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TRADE SECRETS ABOUT CONCERT TICKETS RADIO GIVEAWAYS
by Mark Lapidus

I was watching our afternoon guy do a live remote broadcast from a Paul McCartney concert outside the stadium when I saw the concert promoter approaching me. This was completely uncharacteristic because I had never seen him approach anyone. People were always approaching him.

He was chewing his unlit cigar as he said to me, “Kid….(this was 20 years ago)… Kid, how would you like to give away twenty thousand tickets to tomorrow night's show?” I looked behind me to make sure he wasn't talking to someone else.

“Excuse me,” I replied. “Did you say twenty thousand tickets?” He nodded. “To Paul McCartney?” I stammered.

He looked at me like I was complete moron and said, “Yeah.”

I replied affirmatively. He gave a snort and as he walked away, he said over his shoulder, “Good. Try to figure out how to give 'em all away by 4 pm tomorrow to people who'll really use them.”

Of course, it hadn't yet hit me that handing out ten thousand pair of anything takes time. In fact, I still hadn't gotten my brain around why he wanted to give away so many tickets that until a few minutes earlier had been worth so much money. (The answer is at the end of the article.)

Let's examine a few unique ticket giveaways and discuss how you get tickets to events when ordinary sources aren't offering them to you for free.

There is no substitute for a close relationship with people who work in the concert, sports and entertainment industries. It's these relationships that enable you to pick up the phone and ask, cajole, and sometimes beg for tickets. Also important is having close relationships with people in the ticket-brokering business. Ticket brokers always have tickets!

Fortunately, concert promoters nowadays often put shows up for sale months before they happen so you have plenty of time to plan out tactics. I'm not going to waste time here outlining how to execute normal promotional trades for tickets. It's the out-of-the-ordinary — tickets to sold-out shows, front row seats, blocks of seats, or suite tickets — that are the difficult moves.

Blocks of tickets: Want to give away a bunch of seats together to one office or a special group? You'll likely have to settle for nose-bleeds, but don't let that stop you. If you make it sound cool enough on the radio, there are many people who would want to win them for themselves and their pals. Maybe it's an “Eagle's Nest,” or “The Mile-High Club.”

When you've got a prize this big, you'll be able to bring more promotional muscle to the table — perhaps an on-air promotion which lasts a week, instead of the standard weekend or ten-second announcement during an ordinary weekday giveaway.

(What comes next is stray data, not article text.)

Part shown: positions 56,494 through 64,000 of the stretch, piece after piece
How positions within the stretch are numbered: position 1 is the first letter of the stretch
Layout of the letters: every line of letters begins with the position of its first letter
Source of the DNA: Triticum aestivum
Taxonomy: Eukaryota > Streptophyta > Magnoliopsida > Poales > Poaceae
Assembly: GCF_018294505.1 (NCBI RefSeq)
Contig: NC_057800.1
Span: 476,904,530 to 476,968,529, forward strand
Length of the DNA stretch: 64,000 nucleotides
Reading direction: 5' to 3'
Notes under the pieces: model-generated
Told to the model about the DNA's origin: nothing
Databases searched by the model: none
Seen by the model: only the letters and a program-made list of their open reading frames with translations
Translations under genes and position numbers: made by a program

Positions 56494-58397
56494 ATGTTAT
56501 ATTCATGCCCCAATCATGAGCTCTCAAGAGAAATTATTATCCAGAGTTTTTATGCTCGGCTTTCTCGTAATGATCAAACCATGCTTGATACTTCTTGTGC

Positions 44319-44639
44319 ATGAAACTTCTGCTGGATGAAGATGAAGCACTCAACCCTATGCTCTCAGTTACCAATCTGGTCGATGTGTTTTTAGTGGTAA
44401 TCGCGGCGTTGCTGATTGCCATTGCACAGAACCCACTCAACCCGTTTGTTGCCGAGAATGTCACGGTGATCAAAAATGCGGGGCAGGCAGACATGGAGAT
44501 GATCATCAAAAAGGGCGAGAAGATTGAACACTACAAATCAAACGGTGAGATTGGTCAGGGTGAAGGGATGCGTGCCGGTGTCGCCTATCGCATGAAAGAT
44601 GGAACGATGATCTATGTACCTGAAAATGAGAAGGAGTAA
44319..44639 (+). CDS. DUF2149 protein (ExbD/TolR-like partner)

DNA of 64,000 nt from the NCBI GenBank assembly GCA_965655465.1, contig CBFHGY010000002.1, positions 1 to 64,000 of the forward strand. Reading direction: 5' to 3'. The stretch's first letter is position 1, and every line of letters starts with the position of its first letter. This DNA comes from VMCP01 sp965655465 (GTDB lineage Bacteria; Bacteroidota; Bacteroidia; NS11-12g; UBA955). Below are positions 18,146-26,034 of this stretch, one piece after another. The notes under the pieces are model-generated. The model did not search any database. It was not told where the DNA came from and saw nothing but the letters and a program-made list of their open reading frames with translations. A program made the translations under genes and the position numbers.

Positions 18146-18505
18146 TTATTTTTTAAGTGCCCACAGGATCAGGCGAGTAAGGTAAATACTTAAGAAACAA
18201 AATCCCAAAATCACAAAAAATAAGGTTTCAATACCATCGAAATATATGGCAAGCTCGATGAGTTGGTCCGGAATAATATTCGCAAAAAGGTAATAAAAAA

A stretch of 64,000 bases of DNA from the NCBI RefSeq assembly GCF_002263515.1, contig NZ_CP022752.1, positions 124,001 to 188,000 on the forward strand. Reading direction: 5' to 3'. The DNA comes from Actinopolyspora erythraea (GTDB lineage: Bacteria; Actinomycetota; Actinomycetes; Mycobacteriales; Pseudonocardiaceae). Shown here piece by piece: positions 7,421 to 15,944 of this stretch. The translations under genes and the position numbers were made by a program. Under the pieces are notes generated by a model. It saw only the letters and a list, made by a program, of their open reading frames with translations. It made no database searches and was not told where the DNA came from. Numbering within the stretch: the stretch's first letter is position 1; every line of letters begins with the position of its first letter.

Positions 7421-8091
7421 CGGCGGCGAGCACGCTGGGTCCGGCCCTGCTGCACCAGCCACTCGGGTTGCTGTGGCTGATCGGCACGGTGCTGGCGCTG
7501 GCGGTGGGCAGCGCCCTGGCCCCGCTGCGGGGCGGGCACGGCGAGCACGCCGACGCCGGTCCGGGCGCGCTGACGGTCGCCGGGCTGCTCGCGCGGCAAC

Another nice angle is to auction the block off to the highest bidder with the money going to the artist's or team's favorite charity. Note: When negotiating this deal, ask for more than the block of nosebleeds.

For a longer promotion and greater voice on your station, you can angle for a pair of front row, or a meet-and-greet after a game or performance.

How do you nail a suite for a game or show? Wheel and deal! Obtain a list of suite holders from your friend at the venue or ask around your business community. You've got something many suite holders want: air time. Have them give you one Suite Night.

What do they want? Trade them commercials. Cover their product on a talk show. Do a news story. Do a webstory. Give them access to a DJ to host one of their events. Give them autographed items they can use for their pet charity auctions.

What's the deal with ticket brokers? They're legal in many cities and have become so common that even teams and concert promoters often do deals with them. They want access to your airwaves. You want tickets (many of which they're stuck with at the last minute) that are sold out to the public. Work out a plan that makes you both winners!

No luck with brokers? Try your listeners! The message boards on your website are great way to do trades with listeners. Got plenty of tickets for one show and not enough for another? Let's make a deal!

Since you've read this far, you may be curious as to why anyone would give away 20,000 tickets to a concert. An artist may require a promoter to use “best efforts” to fill every seat in the house. Secondary reasons are purely financial.

If a promoter knows he can't possibly sell the seats, he may at least wish to generate greater parking fees ($20 times 20,000) or concession fees (2 beers/2 t-shirts per person equals a gazillion dollars). Tickets equal money, one way or the other!

This article appeared in Radio World newspaper and is reproduced with permission.

© 2010 by Mark Lapidus
marklapidus (at) verizon.net

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